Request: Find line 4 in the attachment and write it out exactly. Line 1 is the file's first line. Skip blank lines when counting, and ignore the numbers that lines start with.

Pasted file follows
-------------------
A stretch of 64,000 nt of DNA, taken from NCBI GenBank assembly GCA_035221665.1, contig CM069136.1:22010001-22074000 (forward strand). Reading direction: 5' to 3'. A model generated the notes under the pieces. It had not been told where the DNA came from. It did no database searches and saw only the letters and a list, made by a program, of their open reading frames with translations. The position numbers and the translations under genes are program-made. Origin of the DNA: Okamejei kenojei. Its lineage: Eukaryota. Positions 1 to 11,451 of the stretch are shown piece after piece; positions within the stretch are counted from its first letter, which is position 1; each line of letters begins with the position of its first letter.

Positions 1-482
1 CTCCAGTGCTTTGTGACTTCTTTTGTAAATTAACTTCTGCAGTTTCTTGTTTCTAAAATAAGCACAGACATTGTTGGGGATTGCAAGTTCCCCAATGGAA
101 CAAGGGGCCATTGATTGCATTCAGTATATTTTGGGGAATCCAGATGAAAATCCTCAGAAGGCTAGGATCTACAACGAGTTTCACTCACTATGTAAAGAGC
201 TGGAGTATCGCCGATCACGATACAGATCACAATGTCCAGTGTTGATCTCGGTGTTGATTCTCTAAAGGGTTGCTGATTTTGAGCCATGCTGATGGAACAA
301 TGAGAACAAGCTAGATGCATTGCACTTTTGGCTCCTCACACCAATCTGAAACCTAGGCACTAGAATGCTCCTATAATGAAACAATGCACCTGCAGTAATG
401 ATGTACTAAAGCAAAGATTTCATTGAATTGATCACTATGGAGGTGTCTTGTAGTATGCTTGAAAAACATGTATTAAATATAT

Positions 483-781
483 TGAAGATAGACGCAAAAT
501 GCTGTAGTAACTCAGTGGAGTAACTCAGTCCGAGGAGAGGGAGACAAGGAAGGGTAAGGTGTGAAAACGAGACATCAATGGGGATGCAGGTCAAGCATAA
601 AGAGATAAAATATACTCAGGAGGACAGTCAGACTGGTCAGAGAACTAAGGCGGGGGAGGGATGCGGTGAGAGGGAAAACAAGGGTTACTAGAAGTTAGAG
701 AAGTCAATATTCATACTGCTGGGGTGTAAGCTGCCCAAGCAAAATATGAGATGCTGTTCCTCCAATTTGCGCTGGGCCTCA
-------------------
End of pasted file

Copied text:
101 CAAGGGGCCATTGATTGCATTCAGTATATTTTGGGGAATCCAGATGAAAATCCTCAGAAGGCTAGGATCTACAACGAGTTTCACTCACTATGTAAAGAGC